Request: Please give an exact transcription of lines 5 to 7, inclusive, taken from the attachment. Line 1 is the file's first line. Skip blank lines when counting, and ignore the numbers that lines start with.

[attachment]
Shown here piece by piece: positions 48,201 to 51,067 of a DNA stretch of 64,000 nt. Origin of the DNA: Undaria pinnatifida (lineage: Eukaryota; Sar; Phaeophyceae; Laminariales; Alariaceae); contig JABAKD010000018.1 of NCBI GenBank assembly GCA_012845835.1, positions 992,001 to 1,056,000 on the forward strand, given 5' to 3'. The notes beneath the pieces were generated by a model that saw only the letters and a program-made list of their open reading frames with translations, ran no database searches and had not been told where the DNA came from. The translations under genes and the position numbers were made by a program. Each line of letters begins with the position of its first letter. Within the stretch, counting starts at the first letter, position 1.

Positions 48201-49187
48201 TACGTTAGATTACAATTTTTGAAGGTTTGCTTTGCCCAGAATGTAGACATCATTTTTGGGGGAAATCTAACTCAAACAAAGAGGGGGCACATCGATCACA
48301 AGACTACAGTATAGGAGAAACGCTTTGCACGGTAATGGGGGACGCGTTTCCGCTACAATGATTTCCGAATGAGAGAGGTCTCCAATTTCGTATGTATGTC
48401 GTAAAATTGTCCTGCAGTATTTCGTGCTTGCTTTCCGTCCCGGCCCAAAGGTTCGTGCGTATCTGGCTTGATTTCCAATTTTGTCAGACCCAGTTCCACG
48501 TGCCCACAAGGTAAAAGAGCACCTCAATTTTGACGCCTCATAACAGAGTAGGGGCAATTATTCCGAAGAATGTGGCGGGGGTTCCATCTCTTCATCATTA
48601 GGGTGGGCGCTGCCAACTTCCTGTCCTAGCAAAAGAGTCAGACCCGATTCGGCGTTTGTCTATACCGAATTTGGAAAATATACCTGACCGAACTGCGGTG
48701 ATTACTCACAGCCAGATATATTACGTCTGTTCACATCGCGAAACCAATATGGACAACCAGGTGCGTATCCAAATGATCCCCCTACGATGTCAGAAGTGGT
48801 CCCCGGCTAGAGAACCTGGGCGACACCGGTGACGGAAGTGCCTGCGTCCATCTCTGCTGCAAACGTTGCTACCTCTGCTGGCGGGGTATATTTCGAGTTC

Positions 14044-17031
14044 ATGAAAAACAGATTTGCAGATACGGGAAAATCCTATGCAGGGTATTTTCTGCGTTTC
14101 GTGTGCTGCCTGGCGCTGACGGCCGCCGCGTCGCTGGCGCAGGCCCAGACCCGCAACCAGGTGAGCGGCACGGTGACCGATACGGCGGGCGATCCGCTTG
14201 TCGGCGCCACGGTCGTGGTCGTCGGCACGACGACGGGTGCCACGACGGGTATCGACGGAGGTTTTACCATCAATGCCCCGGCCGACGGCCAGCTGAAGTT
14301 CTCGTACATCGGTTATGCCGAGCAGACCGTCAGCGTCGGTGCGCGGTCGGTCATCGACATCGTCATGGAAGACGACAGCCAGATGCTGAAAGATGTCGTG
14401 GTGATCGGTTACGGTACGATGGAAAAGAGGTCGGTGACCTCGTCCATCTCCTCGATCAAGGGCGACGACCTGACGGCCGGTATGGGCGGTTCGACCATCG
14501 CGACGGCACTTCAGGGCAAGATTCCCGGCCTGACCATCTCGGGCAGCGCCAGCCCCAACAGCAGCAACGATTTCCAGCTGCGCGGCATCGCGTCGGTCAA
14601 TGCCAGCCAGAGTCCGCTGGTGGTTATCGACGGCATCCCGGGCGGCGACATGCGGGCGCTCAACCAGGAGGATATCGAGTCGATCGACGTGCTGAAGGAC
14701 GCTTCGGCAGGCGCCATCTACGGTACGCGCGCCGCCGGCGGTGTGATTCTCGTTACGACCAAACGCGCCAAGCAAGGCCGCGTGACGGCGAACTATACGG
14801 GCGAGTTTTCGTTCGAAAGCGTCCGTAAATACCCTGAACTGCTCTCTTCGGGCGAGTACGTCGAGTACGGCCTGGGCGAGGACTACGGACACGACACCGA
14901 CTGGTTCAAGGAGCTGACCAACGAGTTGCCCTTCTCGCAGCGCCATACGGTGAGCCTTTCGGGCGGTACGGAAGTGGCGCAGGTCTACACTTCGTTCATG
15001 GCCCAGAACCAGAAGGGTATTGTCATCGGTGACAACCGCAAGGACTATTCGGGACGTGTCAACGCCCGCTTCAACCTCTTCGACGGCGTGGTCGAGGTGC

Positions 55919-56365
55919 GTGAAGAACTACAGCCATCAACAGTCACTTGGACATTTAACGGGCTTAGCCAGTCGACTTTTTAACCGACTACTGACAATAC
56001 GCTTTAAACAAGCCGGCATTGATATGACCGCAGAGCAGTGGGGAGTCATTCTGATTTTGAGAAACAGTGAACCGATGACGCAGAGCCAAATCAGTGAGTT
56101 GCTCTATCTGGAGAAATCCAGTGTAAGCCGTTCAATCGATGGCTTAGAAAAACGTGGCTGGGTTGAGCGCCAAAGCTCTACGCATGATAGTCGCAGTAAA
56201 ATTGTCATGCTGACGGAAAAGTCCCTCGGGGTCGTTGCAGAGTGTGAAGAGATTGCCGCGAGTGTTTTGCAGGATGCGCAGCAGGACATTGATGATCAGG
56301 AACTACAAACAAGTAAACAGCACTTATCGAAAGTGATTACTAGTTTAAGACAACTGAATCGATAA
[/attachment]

48401 GTAAAATTGTCCTGCAGTATTTCGTGCTTGCTTTCCGTCCCGGCCCAAAGGTTCGTGCGTATCTGGCTTGATTTCCAATTTTGTCAGACCCAGTTCCACG
48501 TGCCCACAAGGTAAAAGAGCACCTCAATTTTGACGCCTCATAACAGAGTAGGGGCAATTATTCCGAAGAATGTGGCGGGGGTTCCATCTCTTCATCATTA
48601 GGGTGGGCGCTGCCAACTTCCTGTCCTAGCAAAAGAGTCAGACCCGATTCGGCGTTTGTCTATACCGAATTTGGAAAATATACCTGACCGAACTGCGGTG